Trees on the Moon: NASA and the Forest Service’s Shared Mission
NASA and the U.S. Forest Service Join Forces to Cultivate Trees on the Moon (Photo: NASA)
NASA and USDA’s Forest Service Seek Partners to Cultivate Trees on the Moon’ from Seeds Flown Around the Moon
According to Space News, NASA is partnering with educational and community organizations for a unique endeavor: cultivating a forest with an extraordinary lunar lineage. Inspired by an Apollo astronaut’s initiative, NASA and the U.S. Department of Agriculture’s (USDA) Forest Service are collaborating to grow tree saplings from seeds that traveled around the moon during NASA’s Artemis 1 mission in 2022. This project aims to create a new generation of trees on the moon with a special connection to lunar exploration.
The Artemis 1 mission’s 26-day un crewed flight kit included over 1,000 seeds from five different tree species, all part of the effort to establish trees on the moon with a unique lunar lineage. The overarching goal of the Artemis program is to establish a sustainable means of returning astronauts to the moon, a vital step toward reaching Mars.
Bill Nelson, NASA’s Administrator, stated, “Last year, these seeds traveled 40,000 miles beyond the moon on the Artemis I mission. With the USDA’s assistance, this new generation of ‘moon trees’ will inspire future generations of explorers and bring the spirit of lunar exploration back to Earth.”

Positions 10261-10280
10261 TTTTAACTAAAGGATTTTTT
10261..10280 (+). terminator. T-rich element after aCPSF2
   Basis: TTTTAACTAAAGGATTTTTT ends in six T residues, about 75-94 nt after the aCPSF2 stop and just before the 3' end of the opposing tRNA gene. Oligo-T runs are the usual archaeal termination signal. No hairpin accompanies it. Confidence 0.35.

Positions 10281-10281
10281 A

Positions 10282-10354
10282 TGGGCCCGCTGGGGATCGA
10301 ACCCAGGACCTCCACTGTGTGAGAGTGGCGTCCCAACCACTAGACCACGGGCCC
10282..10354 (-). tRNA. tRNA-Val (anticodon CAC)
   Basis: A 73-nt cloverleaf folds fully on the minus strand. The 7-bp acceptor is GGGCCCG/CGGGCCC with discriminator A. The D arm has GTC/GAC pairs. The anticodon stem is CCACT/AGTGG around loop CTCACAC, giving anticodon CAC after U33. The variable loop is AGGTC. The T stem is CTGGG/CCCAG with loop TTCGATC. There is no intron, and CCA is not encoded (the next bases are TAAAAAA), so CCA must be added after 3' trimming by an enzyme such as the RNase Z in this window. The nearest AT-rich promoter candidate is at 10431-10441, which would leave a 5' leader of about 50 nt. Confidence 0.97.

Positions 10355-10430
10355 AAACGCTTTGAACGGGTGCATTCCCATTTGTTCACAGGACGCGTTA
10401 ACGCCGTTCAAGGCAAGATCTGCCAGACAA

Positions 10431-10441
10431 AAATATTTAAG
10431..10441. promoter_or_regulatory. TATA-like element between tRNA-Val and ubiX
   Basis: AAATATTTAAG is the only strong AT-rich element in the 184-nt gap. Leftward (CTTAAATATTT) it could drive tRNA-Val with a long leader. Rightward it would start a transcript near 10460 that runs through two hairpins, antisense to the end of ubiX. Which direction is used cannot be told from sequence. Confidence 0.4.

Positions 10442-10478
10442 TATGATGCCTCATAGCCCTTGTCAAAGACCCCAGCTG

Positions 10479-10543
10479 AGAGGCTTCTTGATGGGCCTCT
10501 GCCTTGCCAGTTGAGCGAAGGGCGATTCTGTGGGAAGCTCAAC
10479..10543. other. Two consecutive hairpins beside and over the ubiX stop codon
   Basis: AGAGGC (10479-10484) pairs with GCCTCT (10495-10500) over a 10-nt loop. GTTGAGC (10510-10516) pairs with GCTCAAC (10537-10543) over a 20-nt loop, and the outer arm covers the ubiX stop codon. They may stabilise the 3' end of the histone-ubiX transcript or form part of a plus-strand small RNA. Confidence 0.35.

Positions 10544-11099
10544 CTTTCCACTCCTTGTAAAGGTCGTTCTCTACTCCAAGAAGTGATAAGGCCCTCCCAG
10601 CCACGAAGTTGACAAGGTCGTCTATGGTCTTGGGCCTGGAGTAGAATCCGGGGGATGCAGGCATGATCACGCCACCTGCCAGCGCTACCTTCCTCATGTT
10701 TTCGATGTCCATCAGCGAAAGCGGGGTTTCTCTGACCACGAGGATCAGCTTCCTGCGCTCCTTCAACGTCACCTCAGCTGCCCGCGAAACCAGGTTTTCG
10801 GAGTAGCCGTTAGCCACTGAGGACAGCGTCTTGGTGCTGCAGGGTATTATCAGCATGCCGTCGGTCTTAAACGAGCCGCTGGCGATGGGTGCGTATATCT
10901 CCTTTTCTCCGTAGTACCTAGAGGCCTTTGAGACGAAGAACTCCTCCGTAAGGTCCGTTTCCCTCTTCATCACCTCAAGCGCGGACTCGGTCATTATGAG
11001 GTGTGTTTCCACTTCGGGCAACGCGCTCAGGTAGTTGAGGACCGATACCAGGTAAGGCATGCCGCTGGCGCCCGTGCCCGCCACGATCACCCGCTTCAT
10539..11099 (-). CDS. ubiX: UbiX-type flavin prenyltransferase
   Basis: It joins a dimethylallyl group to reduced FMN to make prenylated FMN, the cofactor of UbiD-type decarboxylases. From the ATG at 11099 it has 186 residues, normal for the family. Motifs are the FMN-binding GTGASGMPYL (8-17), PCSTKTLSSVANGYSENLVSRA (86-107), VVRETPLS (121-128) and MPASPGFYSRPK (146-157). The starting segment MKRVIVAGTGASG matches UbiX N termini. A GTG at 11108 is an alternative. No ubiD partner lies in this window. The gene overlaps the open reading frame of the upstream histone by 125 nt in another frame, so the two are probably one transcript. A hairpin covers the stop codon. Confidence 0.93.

In 1971, Apollo 14 command module pilot Stuart Roosa, a former Forest Service smoke jumper, carried hundreds of tree seeds during his lunar mission. The Forest Service germinated these seeds, leading to the planting of Apollo moon tree saplings nationwide, including during the U.S. bicentennial celebrations in 1976. These trees on the moon continue to inspire with their unique lunar legacy.
NASA’s Artemis Moon Trees: Planting a Living Legacy of Trees on the Moon for Future Generations
According to Collect Space News, NASA hopes a new generation of trees on the moon will continue the legacy of inspiration from over 50 years ago. Seeds that traveled 270,000 miles on the Artemis I Orion spacecraft, including species like sycamores, sweetgums, Douglas-firs, loblolly pines, and giant sequoias, were germinated and grown into seedlings by the Forest Service for their new roles as “Artemis moon trees.”
“The seeds that flew on the Artemis mission will soon be trees on the moon on campuses and institutions nationwide,” said Randy Moore, Forest Service chief. “These future ‘moon trees’ symbolize our capacity to accomplish incredible tasks, inspiring future scientists whose research underpins our work at the Forest Service.”
Educational institutions, including K-12 organizations, universities, community groups, science centers, and government agencies, are encouraged to apply for a moon tree seedling through NASA’s Artifact Module. The application period closes on October 6.